What drew St. Louis’ civic leadership and professional class to Better Together like moths to a flame? It’s their belief that the single biggest impediment to St. Louis’ ability to grow and prosper is its fragmented local government structure. The way St. Louis city and county are politically organized is in serious need of rethinking, but it’s not our definitive problem.
Demographics may not be destiny, but it’s the single most important metric in understanding a community. Because sustained economic growth is only possible when you have sustained population growth, it’s one of the best ways to measure the overall economic health of a region.
In 1870 there were 351,000 people in the City of St. Louis. By 1900 the population was 575,000. In 1920 the number was 722,000. And in 1950 it peaked at 856,000. If you argued city’s separation from the county was the driver, you’d be wrong.
From the time the city separated from the county the population grew from 351,000 to 856,000, making St. Louis the 10th largest city in America. For most of that time, the city was operating under the exact same governmental structure as today. However the country’s population had doubled to 150 million people during that time, so despite a population increase of almost 50 percent, St. Louis, at its apex, was at risk of being lapped by the country.
When you move to 2010 the city’s inverse relationship to the country’s overall growth is even more stark. By 2010 the city’s population had shrunk to 319,000, while the country had doubled in size again to 309 million. The United States got four times bigger in 110 years, while the City of St. Louis got 63 percent smaller. I won’t speculate why the city was on the wrong side of this population trend, but I believe the structure of the city’s government had little or nothing to do with it.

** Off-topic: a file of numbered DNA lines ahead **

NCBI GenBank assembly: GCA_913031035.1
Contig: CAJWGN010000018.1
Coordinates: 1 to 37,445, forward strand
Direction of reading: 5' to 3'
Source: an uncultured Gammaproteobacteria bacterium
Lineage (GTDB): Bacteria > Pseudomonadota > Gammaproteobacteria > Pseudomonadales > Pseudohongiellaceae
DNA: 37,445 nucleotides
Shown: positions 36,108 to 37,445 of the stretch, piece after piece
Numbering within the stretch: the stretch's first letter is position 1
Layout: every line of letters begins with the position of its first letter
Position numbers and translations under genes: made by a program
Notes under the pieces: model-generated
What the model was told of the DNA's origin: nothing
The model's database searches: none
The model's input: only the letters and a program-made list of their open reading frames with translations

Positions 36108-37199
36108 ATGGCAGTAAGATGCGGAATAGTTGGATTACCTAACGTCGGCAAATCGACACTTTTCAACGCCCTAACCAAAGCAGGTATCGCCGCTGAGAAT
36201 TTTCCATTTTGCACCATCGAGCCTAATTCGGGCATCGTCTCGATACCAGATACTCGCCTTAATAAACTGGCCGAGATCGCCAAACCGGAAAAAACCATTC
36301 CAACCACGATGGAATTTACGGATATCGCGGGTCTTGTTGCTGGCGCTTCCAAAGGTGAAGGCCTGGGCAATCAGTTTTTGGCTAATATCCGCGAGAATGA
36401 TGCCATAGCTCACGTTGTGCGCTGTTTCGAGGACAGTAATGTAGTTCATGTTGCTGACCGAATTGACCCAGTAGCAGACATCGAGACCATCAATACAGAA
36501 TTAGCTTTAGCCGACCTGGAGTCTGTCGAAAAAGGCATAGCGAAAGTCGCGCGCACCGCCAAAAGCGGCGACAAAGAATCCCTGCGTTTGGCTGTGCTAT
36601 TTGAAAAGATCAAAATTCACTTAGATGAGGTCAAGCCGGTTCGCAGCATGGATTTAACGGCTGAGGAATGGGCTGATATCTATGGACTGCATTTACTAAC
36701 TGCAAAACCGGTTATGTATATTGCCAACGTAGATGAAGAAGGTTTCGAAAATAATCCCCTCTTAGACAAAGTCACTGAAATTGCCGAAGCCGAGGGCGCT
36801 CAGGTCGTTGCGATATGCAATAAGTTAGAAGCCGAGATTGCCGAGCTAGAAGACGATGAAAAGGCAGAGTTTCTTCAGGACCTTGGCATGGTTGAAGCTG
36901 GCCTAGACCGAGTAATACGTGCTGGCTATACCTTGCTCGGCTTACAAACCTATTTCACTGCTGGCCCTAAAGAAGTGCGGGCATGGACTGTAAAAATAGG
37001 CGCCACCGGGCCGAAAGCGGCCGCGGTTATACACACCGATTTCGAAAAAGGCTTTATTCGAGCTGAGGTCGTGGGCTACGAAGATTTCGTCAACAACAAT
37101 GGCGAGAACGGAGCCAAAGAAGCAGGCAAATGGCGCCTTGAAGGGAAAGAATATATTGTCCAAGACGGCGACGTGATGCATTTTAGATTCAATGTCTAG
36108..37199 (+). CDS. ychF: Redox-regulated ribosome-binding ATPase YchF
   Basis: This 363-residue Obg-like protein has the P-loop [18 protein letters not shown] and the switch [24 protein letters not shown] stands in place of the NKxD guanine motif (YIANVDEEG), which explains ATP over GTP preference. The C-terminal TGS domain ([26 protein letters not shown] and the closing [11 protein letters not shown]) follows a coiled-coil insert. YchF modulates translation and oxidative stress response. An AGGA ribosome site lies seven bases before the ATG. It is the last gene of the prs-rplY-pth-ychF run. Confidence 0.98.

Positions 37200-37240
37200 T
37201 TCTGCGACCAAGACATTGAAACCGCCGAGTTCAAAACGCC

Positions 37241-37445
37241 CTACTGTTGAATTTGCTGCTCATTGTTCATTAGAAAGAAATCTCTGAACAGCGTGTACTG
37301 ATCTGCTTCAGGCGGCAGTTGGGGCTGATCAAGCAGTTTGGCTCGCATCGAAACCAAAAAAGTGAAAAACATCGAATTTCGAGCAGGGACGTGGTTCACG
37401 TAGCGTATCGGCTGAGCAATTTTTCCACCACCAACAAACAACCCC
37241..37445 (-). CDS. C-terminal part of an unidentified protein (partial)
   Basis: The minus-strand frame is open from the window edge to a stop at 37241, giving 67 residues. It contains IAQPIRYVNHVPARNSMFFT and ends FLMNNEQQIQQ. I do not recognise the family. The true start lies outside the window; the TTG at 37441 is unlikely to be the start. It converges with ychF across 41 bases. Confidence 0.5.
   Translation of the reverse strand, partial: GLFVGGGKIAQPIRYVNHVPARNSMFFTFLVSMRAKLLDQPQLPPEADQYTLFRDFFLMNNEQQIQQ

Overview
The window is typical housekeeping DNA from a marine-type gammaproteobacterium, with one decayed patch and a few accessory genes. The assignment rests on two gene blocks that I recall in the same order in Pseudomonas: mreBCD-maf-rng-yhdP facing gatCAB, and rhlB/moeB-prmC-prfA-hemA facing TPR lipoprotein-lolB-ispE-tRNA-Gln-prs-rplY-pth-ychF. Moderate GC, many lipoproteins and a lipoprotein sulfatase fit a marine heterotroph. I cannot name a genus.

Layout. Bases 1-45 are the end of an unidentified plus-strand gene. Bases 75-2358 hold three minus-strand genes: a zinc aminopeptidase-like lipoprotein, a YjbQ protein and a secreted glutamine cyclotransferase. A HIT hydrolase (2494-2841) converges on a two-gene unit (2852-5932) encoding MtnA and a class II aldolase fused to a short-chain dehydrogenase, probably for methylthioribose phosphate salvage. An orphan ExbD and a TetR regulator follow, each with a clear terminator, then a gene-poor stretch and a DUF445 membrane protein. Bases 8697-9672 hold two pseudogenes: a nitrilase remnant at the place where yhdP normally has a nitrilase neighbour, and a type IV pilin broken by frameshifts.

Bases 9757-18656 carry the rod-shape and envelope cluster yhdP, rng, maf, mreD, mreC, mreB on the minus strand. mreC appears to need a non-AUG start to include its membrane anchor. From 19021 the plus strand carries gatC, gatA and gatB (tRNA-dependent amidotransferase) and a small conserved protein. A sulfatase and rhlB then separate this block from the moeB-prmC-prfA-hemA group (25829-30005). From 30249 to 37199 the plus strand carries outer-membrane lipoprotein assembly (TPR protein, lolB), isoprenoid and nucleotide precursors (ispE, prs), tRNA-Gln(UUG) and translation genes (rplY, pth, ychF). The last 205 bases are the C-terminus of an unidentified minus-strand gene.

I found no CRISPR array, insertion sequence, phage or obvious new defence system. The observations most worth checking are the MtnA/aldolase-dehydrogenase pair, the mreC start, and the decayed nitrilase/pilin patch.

For most of the last 60 years, people in the suburban part of the region considered themselves separate and apart from the city and, in fact, they were quite smug about what they called their growth. But a retrospective look at the larger region would tell a far different story.
In 1960 there were 750,000 people in the City of St. Louis and 704,000 in St. Louis County for a combined population of 1.4 million. By 1990 the city’s population had fallen to 397,000 and the county’s had increased to 994,000, but the combined total was still 1.4 million. By 2010 the city population had bottomed out at 319,000 and the county flat-lined at 1 million people for a city/county total of 1.3 million.
That was 50 years of economic activity but no real economic growth, but you wouldn’t have known that from talking to county leaders and residents for most of that time.
Let’s cast the net of this argument wider to include St. Charles County. In 1960 St. Charles County had a population of 53,000 people. When added to the 1960 population totals of St. Louis city and county, that gives you a total of 1.45 million people. In 2010 the combined population of St. Louis city and county was 1.3 million people and St. Charles County had grown to 360,000 for a regional total of 1.66 million, an increase of 200,000 or 12 percent in 50 years.
However, the country grew by 50 percent over this same time, from 200 million to 300 million. No matter how you run the numbers, you end up in the same place.
The St. Louis region’s decline started 100 years ago, and it has been flat-lining for the last 50 years. However, for most of the last 50 years St. Louis business and political leaders have ignored this reality, substituting propaganda and marketing for empirical-based analysis. They allowed themselves and the public to believe the region was in great shape except for a corrupt and increasingly African-American central city.
In the routine of our everyday lives we make causal connections all the time, but correlation proves causation is considered a questionable cause logical fallacy. When you’re dealing with the fate of entire communities this kind of intellectual sloppiness leads to failures like Better Together.
Better Together is not the solution to the decline of a once great city. It’s the simple-minded answer to a complex and complicated question: how to sustain the viability of a metropolitan region over time.
Mike Jones is a former senior staffer in St. Louis city and county government and current member of the Missouri State Board of Education and The St. Louis American editorial board. In 2016 and 2017, he was awarded Best Serious Columnist for all of the state’s large weeklies by the Missouri Press Association, and in 2018 he was awarded Best Serious Columnist in the nation by the National Newspapers Association.